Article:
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One of Canada’s wealthiest universities still using hockey rink as indoor track for athletics program

Western University has hundreds of millions of dollars sitting in the bank; and yet, track athletes are still training on a dangerous makeshift surface, which encircles a hockey rink. The school is proposing a new surface by 2020 (but not a new facility). After past false promises will the school even deliver on a safe track?

Photo: Kyle Porter, the Gazette (2016)

After years of running on a beat-down indoor “track” wrapped around a hockey rink, the University of Western Ontario Mustangs track and field team is apparently getting closer to finally receiving the official news they have long awaited. According to Western’s director of sport and recreation, Christine Stapleton, the underwhelming 200m facility, which has long taken punishment from a Zamboni and hockey skate blades, is about to benefit from a track surface replacement. Though Stapleton admits that there is “still a lot of work ahead,” she says: “we are hopeful to keep [the resurfacing] in the fiscal year of 2020.” The Mustangs hope this is not yet another false alarm. Similar plans had been spoken of in 2015 to no avail.

In recent years, the growing mismatch between the University’s massive endowment fund of $679 million – which ranks eighth among all Canadian universities – and the disappointing quality of the Mustangs’ deteriorating track and field facility had elicited frustration from the team’s athletes and coaches, and was garnering an increasing amount of attention from the Canadian running community. The track is located in the Thompson Recreation and Athletics Centre (TRAC), which is also home to both the male and female Western Mustang hockey teams. Track wear and tear, obstruction from circulating hockey players, and conflict for facility rental time are all obstacles the nationally competitive athletics program continuously faces and in turn, the track and field program suffers.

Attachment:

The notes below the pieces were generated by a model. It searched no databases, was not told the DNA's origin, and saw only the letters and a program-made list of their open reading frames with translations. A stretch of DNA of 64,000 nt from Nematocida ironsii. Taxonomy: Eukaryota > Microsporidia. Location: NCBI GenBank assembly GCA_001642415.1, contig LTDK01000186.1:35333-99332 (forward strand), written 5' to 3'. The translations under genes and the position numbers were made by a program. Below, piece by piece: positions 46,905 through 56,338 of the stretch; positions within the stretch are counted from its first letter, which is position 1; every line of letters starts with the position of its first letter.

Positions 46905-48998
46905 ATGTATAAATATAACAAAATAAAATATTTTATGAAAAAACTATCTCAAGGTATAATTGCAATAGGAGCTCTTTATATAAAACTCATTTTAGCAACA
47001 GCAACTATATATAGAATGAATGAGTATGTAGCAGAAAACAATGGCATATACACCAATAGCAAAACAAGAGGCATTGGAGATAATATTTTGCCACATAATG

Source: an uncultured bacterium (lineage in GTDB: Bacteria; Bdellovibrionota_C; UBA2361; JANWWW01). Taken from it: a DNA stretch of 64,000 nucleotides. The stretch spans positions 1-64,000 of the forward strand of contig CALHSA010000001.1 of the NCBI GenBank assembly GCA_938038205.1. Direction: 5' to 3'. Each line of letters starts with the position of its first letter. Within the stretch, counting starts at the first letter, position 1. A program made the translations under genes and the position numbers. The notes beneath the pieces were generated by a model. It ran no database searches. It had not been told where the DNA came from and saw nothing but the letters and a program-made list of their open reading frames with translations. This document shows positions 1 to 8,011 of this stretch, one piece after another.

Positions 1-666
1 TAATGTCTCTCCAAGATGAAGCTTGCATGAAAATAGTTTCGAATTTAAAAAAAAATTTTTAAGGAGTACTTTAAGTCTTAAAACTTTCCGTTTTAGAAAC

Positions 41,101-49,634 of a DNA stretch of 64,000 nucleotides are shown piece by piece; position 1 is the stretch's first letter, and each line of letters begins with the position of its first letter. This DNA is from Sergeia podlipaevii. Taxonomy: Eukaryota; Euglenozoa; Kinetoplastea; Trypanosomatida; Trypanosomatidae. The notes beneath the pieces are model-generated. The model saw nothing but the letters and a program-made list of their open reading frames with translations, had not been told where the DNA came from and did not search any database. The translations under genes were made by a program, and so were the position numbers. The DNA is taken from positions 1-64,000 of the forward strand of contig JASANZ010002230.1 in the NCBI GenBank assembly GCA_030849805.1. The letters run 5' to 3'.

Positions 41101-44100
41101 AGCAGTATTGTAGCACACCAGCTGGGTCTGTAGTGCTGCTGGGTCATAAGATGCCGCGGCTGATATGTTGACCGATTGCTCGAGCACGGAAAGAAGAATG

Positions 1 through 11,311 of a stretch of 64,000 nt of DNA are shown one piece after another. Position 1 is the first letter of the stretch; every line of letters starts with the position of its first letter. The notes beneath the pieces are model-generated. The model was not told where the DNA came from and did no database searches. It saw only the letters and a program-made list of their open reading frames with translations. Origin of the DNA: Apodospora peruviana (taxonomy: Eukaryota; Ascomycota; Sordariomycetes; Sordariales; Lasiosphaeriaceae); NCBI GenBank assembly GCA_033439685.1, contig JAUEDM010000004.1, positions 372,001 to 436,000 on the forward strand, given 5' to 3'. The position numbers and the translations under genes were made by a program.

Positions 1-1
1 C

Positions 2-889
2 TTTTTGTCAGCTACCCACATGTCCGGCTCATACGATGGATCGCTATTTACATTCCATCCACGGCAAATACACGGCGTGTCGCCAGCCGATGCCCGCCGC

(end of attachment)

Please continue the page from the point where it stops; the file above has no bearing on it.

As Canadian universities do not have an outdoor track season, indoor track facilities end up being the primary training ground for student-athletes as they prepare for meets and championships.

Courtney Langille, a fourth year student and 2017 U Sports silver medallist in the 4 x 200m believes that renovations to her home track would benefit the team on many levels. “Firstly,” says Langille, “material that is more absorbent and easier on the joints, would be safest for athletes. A new surface would also prevent any future dangerous bubbling of the track due to water, which has been an issue in the past”. The water from the Zamboni had previously seeped under the track and made for uneven footing – hazardous stuff when taking corners at top speed.

“Secondly,” Langille continues, “sometimes, prospective recruits are drawn in by our University’s strong academic reputation, but when they see the track, the school does not appeal to them anymore. With improvements to our facility and better material, we would attract a lot more young talent.”

Langille’s and the Mustangs’ head coach, Vickie Croley, was pleased with the University’s intent to resurface, and is hopeful that plans are followed through this time. “This is definitely a step in the right direction for the track and field program,” she says. “It will improve the quality of our facility.” Croley is in her 23rd year of coaching, and despite being confined to a suboptimal training venue, she has coached 31 men and women’s teams to OUA track and field aggregate medals, as well as two national championships. Notably, she was the lead coach for Canadian 2016 Olympic Bronze medallist, Damian Warner, in Rio. A former varsity hurdler and long jumper, one would say she knows her way around the track.

Assuming that Stapleton and the Western Athletic Department stay true to their word, Croley will be one step closer to her next goal in coaching. “It is my dream to host a big championship meet here – this facility has potential to improve and to host.” An inadequate track surface and the presence of hockey boards are the only two obstacles left standing in Croley’s way. Though the 2020 plans hopefully take care of the former, the latter remains a problem. The boards are hazardous during meets, for they decrease visibility and their glass component is prone to breaks. In fact, a rogue hammer shattered a sheet of glass at this year’s Don Wright Team Challenge meet, endangering nearby athletes and spectators.

Though removal of the ice rink is not in the immediate plans, Croley is dedicated to improve the facility as much as possible in the meantime. “I hope to have a say in some of the next renovations we make. We want to make this place as competition-friendly as we can. I am hopeful that someday, the rink gets removed, or that a new facility gets built, but for now, we have to be patient. Hearing that our athletic department will invest in our track is a victory for the program.”